The Liberty County School System has continued growing — and as more houses get built, it’s anticipating more enrollment, system leaders said.
Superintendent Dr. Franklin Perry, along with school board members and members of the central office staff, told the Liberty County Chamber of Commerce’s Progress Through People luncheon there is room within the system to handle more students.
Dr. Perry said getting a handle on how many new homes are on the way has been difficult.
“We do have some space in a couple of our schools. The concern would be where,” he said.
“In our middle schools, we have some space. That is something we are concerned about.”
The system’s enrollment stood at 10,094 in 2018 and was at 10,596 to start the school year.
“We have people calling us from other counties asking if they can enroll,” Dr. Perry said. “That’s a good thing. A lot of school districts across the state are not growing. We think because of the work our teachers and students are doing.” Board chair Lily Baker, who is retiring at the end of the year, said she has seen the community grown in her more than 30 years as an educator and 16 years on the school board.
“I am looking forward to retirement at the end of the year,” she said. “I ask you to continue to support the school district. I will be on the sidelines, but I will not be uninvolved.”
School system officials also boasted about the recent accomplishments. Statistics from 2021 showed the graduation rate in Liberty County was at 92.1%, eclipsing both the state (83.7%) and national (88%) marks.
Liberty schools are operating on a $153 million. Local revenue accounts for nearly $26.5 million, and the state provides about $73.7 million.
“And that’s a lot of money,” Dr. Perry said. “We try to be frugal as we can with that.”
The system provides 5,000 breakfasts to its students each day and 6,500 lunches. Of the student population, 68% are eligible for free or reduced lunches. All students can receive a free breakfast for the 2022–23 school year.
More than 7,500 students are taken to and from school each day by bus. More than 30 buses have gotten new air conditioning systems, and thanks to the education special local option sales tax, or ESPLOST, 45 new buses have been purchased over the last four years, at a price tag of more than $3.3 million.
Dr. Perry acknowledged the school system is concerned about a bus driver shortage, an issue shared by many school systems. Housing for new teachers also is a concern, he added.
ESPLOST also has funded interior renovations at Taylors Creek and Waldo Pafford elementary schools and upgraded HVAC systems at Liberty and Joseph Martin elementary schools. Other projects backed by ESPLOST underway are installation of a solar power system at Frank Long Elementary, renovating and replacing cafeteria furniture at Bradwell Institute and Liberty County High School. In the pipeline are interior renovations at Liberty and Joseph Martin elementary schools, an upgraded HVAC system at Midway Middle, and improvements at athletic facilities for the two high schools.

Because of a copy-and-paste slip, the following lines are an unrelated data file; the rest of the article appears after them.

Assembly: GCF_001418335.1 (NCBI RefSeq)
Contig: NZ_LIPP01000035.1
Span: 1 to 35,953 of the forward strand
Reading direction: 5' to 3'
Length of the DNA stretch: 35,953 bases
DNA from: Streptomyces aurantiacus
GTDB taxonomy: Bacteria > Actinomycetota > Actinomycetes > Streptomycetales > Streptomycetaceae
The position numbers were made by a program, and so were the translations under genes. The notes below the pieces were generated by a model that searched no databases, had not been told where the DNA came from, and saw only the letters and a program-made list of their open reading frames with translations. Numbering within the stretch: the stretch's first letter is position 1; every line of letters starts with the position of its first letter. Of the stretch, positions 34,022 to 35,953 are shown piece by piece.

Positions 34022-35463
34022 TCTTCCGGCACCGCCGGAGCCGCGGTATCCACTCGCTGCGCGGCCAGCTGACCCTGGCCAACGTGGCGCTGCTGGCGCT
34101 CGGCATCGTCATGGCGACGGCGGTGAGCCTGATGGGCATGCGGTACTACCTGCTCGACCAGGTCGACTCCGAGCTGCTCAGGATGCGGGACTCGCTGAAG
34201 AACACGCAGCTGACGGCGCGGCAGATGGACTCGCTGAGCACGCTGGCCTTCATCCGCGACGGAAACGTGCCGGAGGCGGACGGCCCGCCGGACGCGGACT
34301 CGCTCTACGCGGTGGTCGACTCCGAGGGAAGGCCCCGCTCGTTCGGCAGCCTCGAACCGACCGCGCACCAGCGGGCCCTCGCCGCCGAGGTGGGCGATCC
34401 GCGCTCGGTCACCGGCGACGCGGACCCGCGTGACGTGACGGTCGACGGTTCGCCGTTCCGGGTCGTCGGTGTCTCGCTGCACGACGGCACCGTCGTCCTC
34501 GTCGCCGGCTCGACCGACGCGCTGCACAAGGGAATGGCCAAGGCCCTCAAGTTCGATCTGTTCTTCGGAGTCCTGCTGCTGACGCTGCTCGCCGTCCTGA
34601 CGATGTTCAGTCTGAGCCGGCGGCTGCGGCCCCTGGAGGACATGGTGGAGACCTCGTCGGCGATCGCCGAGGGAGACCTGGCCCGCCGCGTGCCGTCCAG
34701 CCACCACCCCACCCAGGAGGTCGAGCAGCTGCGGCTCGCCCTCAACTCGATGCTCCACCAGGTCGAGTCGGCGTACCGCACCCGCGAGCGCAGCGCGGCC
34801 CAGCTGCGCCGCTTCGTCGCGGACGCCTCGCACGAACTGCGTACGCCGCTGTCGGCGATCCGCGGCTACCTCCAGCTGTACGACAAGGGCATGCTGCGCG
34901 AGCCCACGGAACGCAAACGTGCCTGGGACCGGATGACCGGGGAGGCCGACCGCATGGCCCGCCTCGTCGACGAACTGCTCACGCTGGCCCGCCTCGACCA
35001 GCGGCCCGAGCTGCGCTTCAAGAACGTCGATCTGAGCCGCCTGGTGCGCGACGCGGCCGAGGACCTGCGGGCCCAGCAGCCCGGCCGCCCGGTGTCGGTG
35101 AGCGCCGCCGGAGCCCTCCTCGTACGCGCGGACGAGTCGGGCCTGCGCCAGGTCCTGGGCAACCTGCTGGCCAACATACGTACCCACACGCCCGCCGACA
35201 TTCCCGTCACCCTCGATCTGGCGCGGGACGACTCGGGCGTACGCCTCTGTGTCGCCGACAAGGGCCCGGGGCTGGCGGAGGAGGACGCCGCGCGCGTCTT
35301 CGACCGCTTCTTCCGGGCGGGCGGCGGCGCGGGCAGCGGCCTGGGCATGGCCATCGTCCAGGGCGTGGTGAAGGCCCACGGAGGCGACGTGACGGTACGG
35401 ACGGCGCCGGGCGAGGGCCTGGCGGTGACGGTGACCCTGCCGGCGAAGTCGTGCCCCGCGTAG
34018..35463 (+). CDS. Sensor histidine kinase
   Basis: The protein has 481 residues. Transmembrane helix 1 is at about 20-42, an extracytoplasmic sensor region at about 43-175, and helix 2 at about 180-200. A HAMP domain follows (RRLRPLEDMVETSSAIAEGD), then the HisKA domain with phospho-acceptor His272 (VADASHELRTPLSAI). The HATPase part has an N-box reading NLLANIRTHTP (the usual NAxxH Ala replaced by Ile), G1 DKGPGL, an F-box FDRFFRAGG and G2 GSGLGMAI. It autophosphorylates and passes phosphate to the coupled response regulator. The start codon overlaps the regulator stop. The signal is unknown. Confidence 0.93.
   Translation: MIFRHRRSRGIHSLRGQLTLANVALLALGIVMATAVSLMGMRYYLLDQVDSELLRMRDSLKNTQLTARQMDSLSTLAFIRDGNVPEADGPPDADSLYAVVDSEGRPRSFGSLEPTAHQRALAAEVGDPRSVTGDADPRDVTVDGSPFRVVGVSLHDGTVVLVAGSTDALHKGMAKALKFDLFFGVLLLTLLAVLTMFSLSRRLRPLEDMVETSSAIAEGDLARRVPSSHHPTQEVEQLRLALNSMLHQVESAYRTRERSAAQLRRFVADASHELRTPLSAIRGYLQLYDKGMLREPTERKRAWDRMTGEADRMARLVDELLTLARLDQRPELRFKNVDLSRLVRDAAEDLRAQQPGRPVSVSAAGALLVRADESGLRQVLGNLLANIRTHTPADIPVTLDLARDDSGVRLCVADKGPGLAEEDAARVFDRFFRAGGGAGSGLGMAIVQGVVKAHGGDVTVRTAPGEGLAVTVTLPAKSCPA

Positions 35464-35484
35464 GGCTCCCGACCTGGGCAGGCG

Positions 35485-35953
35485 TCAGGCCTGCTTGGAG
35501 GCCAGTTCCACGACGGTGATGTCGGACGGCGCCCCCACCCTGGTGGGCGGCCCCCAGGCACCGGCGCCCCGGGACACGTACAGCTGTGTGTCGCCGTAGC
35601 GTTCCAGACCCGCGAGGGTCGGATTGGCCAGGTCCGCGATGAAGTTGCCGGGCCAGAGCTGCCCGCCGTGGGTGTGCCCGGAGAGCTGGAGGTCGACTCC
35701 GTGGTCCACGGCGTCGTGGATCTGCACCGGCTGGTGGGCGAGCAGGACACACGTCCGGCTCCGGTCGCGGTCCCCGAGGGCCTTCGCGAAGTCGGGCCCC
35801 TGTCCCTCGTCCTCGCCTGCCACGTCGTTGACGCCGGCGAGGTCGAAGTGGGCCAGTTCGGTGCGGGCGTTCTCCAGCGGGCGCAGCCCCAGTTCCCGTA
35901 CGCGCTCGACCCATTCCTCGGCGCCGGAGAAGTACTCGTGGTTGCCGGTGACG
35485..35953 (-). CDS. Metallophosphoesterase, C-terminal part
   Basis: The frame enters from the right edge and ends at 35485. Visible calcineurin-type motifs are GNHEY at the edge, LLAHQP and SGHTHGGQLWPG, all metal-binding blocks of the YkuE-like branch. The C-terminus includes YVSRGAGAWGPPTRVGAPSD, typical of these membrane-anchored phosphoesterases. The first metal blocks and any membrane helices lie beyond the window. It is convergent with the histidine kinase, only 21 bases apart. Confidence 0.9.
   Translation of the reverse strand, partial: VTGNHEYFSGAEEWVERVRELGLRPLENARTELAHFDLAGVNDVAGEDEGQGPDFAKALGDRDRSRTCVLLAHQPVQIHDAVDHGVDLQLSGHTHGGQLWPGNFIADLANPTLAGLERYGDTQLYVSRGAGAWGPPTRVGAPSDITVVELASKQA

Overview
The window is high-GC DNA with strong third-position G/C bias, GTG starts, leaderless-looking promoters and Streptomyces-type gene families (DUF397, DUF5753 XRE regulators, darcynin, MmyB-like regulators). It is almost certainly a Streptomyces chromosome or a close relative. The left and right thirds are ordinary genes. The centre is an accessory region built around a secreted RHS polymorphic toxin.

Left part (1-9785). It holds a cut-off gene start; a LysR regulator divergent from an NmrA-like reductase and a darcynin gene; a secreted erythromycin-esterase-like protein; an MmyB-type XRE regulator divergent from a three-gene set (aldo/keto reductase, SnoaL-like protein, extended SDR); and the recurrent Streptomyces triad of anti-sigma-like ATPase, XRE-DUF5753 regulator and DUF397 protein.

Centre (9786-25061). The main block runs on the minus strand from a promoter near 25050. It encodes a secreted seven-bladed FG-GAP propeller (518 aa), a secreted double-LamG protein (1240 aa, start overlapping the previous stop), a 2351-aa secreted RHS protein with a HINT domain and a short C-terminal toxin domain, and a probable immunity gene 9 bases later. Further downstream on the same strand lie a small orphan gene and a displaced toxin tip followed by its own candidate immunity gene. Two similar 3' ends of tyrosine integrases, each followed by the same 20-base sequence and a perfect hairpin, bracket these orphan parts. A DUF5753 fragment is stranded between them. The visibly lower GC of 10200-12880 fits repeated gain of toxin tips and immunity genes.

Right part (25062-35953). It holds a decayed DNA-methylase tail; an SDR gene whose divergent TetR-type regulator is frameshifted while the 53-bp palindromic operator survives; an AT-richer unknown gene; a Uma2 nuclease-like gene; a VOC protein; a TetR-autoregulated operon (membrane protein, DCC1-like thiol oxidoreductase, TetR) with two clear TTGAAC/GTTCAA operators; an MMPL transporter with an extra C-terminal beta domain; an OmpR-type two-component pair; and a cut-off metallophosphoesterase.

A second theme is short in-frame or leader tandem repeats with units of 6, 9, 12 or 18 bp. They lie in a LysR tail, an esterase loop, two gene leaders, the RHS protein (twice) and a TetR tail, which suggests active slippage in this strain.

ESPLOST is also funding an upgrade of security cameras in certain schools.
The school system also has partnered with Centegix, which has a badge and alert system. The schools have put in place safety plans and go through continuous drills.
“We want every child to come to school, enjoy school, learn a lot and go out and be a productive citizen,” Dr. Perry said. “In order for us to have that climate, we have to make sure we take care of all our children.”
Children’s mental well-being has become a focus, especially since many students have gone two years without any social interaction because of the COVID-19 pandemic.
“Some of our children have not been in school for two years,” Dr. Perry said. “We are dealing with that. We have hired some more counselors. The mental health situation is very, very real.”
Dr. Perry and system officials pointed to other advancements in course offerings and opportunities for students in several grade levels. New to Bradwell this year is an Advanced Placement course in African American Studies. Junior Achievement has started at the middle schools, which also are offering additional gifted classes. There are new STEM offerings across the district, as more middle schoolers are exposed to engineering, and the school system also has a burgeoning dual enrollment program with Savannah Technical College.
The Liberty College and Career Academy also offers audio, video, technology and film, and animation and digital media, plus it now has a podcasting suite.
“We do have challenges,” Dr. Perry said. “As you can see, the Liberty County School District is committed to our vision. We are trying to get better every single day. There is no reason that they cannot achieve what it is they want to achieve. If a child comes to the Liberty County School System, what they want is there.”